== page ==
What is the 2 Percent Rule in Rental Property Investment?
The more you invest in real estate, the more you will develop your own rules of thumb that help you identify good investments and make desirable profits. One rule that you may have heard of in the world of rental properties is the “2 Percent Rule.” In this article, we will explain what this rule is and whether or not it is viable for all rental investments—if at all.
How the 2 Percent Rule Works
Basically, the 2 Percent Rule states that your monthly rent price should be no less than 2% of what you paid for the house PLUS your initial repair expenses. Sounds pretty simple, right? Well, the math is easy. Whether or not it is viable is definitely up for debate.
Let’s say you buy a single-family house for $200,000 and it costs you $30,000 to make the necessary repairs and upgrades that you want to make before renting it out. That makes your total upfront investment in the property $230,000. The 2 Percent Rule then says your monthly rent should be at least 2% of $230,000, which is $4,600. Just at first glance, this rent price seems rather high for a $200,000 home.
Some investors will say it should be more like 1%, which would be $2,300 in the scenario above.
Setting the Proper Rent Price
It’s nice to have rules of thumb like these to do a little simple math before committing to an investment. However, setting a proper rent price involves so much more than this. You have to look at what you are paying for the house. Cash investors are putting in more money upfront and can run the numbers for as long as they intend to own the property. Meanwhile, those financing the rental will need to look at their monthly mortgage payments as a benchmark. Then you have other ownership expenses like property taxes, insurance, HOA dues and upkeep that have to be factored in.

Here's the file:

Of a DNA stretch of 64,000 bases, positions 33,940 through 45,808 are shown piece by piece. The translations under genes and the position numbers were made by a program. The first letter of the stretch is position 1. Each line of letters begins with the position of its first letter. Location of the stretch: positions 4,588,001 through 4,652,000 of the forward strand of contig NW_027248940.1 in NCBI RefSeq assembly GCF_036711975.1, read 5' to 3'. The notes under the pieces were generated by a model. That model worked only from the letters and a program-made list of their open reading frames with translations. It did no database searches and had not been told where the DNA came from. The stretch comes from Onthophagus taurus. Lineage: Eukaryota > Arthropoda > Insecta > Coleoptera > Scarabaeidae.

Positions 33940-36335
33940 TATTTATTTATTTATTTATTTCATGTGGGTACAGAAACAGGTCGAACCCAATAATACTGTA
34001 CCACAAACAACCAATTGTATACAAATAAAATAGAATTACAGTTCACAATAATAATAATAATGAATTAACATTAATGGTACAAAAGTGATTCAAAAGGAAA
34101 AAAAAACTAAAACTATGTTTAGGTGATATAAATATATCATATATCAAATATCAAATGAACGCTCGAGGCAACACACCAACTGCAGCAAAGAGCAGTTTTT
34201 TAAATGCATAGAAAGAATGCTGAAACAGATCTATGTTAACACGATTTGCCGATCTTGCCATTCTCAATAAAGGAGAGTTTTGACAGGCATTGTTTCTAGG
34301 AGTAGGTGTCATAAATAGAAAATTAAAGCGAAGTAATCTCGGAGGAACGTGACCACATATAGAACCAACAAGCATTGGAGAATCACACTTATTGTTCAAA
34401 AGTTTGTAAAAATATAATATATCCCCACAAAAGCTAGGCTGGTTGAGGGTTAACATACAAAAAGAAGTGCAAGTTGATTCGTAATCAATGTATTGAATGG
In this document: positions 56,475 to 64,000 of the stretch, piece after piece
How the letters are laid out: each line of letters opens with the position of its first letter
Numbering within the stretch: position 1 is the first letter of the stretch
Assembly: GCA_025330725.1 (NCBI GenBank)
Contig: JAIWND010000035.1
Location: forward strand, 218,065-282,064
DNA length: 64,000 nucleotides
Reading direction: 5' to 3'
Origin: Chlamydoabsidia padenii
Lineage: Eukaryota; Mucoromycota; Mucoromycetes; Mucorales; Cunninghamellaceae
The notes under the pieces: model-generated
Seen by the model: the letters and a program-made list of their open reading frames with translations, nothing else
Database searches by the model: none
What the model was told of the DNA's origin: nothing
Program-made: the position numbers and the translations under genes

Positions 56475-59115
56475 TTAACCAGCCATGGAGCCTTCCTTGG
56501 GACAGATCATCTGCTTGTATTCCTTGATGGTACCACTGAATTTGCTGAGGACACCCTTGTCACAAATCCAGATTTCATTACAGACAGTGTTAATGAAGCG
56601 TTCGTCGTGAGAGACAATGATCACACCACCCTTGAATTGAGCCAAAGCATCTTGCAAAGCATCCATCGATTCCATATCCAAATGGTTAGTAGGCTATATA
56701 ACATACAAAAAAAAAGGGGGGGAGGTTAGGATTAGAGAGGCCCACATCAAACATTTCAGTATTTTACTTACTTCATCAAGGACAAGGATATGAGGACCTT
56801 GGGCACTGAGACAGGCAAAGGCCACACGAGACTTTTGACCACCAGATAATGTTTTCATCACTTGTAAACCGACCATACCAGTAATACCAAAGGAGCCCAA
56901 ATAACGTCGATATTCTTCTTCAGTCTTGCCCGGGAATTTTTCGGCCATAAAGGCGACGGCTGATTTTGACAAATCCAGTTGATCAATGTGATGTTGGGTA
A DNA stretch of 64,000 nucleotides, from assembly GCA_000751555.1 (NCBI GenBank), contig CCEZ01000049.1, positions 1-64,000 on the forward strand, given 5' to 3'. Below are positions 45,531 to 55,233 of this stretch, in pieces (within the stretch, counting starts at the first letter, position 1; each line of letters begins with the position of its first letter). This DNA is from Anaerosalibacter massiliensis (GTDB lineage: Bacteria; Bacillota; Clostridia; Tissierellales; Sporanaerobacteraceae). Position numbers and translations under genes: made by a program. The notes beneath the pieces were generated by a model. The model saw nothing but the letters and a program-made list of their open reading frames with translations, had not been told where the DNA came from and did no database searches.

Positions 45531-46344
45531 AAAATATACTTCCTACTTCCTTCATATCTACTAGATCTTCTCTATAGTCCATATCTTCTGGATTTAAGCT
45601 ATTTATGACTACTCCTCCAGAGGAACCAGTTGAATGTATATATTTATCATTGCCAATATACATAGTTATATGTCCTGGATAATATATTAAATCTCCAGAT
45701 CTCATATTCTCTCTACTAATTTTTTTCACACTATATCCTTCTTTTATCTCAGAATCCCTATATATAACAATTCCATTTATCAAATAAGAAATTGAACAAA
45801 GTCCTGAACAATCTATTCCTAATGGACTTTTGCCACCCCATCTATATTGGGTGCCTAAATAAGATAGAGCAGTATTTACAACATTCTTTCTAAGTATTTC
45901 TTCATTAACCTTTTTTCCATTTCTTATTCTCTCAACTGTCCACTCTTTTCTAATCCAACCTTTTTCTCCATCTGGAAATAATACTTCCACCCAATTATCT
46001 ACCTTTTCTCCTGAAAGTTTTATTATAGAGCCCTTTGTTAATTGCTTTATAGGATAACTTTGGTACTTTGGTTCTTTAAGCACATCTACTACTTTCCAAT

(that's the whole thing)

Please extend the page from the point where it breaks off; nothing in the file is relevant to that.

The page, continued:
Factor in the Appreciation
The other thing to consider is appreciation. Not only are you collecting rent from your tenants, you are ideally gaining equity the longer you own the property. Rent prices will usually go up over time due to inflation and other factors. Simply saying that you should charge 2% of the upfront cost of the property is too simple. It doesn’t account for all the variables, especially time. How long you intend to own the rental property will make a huge difference in your overall ROI.
Location, Location, Location
Of course, you also have to factor in the neighborhood where the rental is located. A $200,000 house might be a relatively nice home in a bad neighborhood, but there’s no way you are going to rent it out for $4,600 a month if the average income of that area is low. On the flip side, a $200,000 home could be one of the lower-end properties in a nicer area. You will naturally be able to charge higher rent in a higher-end neighborhood, but you still have to find and keep tenants. No matter where the property is located, you have to worry about extended vacancy periods if your rent is just too high.
Running the Numbers
We will talk more about how to properly set your rent prices in future PropertyLark Blog articles. As for the 2 Percent Rule, there are some instances where it may be a decent rule of thumb. However, it should not be your only decision-making factor. For the most part, it oversimplifies what shouldn’t be a simple process. So much more needs to be done when evaluating a rental property investment and when setting your rent prices. One blanket rule of thumb will never apply to every circumstance. The more research and planning you do, the more successful you will be as a real estate investor.
If you are looking to buy rental properties that have already been identified as great investments, you will want to join the PropertyLark real estate buyer network. Let us help you find the best properties in the areas of your choosing, so you can make the most of your rental home investments. Apply now to become part of our exclusive home buying club.